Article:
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Thursday, August 7, 2008

Huh??? Isn't that what the 14th Amendment *already* says???

I just love reading Letters to the Editor, especially those that reveal an, um, "interesting" interpretation of words.

To wit, just read a letter in the "Dallas Morning News" headlined "Born in the U.S.A.;" the writer submits, "
If being born were enough to confer citizenship, the framers of the 14th Amendment would have simply written, 'all those born in the U.S. or naturalized are citizens.' But they did not."

Okay, fair enough. So just what did the folks who wrote the 14th amendment write, in this regard? Well, turns out they wrote this: "
All persons born or naturalized in the United States, and subject to the jurisdiction thereof, are citizens of the United States and of the state wherein they reside."

The letter-writer is apparently taking the writer of an opinion piece in the same newspaper to task, but I'm mystified by his argument, as his proposed statement includes some of the exact same points the actual Amendment does -- though his suggestion does ignore the crucial "and subject to the jurisdiction thereof," a point addressing, for instance, whether a child born on U.S. soil to another country's ambassador to the U.S. is a U.S. citizen or not. (As I understand it -- and no, I'm not a lawyer -- such a child is immune to U.S. jurisdiction, so is not a U.S. citizen.)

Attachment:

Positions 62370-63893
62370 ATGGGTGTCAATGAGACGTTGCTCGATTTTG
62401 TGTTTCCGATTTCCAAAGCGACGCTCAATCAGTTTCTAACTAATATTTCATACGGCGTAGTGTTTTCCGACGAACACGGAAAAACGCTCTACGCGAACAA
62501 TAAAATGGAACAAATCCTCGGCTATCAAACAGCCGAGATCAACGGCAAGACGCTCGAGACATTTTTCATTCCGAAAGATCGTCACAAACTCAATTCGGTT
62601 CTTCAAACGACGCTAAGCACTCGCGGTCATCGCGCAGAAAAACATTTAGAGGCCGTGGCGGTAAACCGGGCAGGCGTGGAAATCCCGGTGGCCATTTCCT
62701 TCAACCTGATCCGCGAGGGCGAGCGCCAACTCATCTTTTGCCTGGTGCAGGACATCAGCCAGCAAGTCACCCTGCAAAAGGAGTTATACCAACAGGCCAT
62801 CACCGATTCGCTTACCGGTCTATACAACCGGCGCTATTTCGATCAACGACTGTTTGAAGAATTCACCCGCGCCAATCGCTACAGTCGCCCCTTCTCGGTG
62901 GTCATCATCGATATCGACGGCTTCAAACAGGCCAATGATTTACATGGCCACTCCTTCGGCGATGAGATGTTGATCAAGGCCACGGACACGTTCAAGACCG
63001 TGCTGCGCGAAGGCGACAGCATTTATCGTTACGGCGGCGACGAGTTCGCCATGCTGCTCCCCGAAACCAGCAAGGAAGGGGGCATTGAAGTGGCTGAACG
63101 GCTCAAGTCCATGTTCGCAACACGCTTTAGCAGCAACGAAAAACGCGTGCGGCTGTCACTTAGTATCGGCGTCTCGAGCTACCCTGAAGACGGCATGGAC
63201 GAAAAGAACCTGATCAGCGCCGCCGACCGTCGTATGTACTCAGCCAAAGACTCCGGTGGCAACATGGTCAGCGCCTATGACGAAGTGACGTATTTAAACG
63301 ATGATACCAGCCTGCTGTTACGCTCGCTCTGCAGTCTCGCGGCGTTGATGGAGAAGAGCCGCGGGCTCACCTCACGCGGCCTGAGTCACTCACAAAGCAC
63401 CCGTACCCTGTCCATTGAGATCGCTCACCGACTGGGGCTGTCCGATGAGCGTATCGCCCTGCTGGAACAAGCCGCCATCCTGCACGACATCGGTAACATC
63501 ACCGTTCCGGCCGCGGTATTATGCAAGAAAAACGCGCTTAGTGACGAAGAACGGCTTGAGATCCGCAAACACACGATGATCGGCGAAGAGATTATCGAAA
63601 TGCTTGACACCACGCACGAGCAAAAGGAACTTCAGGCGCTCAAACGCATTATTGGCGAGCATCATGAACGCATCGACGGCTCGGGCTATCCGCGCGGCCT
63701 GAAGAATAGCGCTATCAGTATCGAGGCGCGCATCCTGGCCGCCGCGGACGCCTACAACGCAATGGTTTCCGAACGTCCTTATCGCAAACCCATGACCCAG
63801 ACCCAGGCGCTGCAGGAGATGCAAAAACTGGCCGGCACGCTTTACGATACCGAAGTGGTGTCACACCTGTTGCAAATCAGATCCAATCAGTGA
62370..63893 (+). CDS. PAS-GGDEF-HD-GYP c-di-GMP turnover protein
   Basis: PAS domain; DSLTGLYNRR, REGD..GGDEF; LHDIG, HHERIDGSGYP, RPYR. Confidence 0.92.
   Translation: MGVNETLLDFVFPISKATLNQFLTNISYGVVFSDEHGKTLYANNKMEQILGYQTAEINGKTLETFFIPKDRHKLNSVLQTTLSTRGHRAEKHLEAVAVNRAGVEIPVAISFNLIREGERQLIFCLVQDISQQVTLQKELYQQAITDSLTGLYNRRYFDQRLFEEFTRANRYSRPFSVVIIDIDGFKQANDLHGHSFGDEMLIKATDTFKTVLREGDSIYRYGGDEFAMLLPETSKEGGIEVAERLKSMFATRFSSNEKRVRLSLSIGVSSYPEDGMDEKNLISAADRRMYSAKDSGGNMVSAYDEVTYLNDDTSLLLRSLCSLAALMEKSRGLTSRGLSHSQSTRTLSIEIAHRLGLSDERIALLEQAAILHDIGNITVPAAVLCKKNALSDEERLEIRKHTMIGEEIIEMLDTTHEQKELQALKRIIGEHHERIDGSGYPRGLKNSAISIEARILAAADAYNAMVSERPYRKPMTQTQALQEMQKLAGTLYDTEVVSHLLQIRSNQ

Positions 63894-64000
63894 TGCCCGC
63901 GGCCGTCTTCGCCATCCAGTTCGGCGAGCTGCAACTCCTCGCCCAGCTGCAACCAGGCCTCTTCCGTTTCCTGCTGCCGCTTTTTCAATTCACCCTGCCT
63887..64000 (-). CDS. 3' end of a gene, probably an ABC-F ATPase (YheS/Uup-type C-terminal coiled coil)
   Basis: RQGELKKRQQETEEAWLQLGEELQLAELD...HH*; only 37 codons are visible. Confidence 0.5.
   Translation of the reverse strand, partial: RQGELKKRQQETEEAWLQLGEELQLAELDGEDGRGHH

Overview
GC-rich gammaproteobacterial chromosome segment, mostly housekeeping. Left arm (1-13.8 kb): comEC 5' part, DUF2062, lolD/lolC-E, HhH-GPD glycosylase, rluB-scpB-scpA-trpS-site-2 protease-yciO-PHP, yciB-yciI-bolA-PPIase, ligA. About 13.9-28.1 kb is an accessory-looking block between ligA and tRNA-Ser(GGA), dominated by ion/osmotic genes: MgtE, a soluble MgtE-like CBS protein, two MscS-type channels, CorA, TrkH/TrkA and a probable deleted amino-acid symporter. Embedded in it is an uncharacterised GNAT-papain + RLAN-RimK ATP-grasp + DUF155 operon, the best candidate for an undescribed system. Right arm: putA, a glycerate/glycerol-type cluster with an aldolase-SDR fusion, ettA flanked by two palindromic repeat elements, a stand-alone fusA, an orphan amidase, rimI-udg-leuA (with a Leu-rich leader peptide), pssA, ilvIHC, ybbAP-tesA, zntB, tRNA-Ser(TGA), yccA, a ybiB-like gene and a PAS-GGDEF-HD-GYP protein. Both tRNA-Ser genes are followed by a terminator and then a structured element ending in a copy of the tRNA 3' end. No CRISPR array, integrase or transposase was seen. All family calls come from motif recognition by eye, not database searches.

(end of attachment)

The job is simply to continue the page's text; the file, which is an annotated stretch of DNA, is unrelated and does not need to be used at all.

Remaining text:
As the ad of yore plaintively asked, "Where's the beef?"

The way people sometimes write and speak can be most informative.

Remember the senior Thai politician who some years back raised so much of a stink over being denied a visa to the U.S. and demanding that the embassy staff explain why that the folks there did just that, publicly stating he was on a list of suspected drug dealers -- and the embassy obliged him with a press conference? Remember what the politician said? I can't quote him verbatim, but his statement was close to something like, "That's impossible. My constituents have elected me [such-and-such a number of] times."

Well, yes, the man had been elected, a first time and a fair number of times, successively, thereafter. He may -- or may not -- have been involved in illicit drug trade. But it's pretty amazing to think that it's impossible he was involved since, after all, he had been elected term after term after term.

Makes it easy for a court, doesn't it? -- just look at the last election return when considering any case against an elected official, and -- poof! "He [or she] was elected/re-elected, so can't POSSIBLY be guilty! Case dismissed."

I rest
my case.

Sigh. . . .

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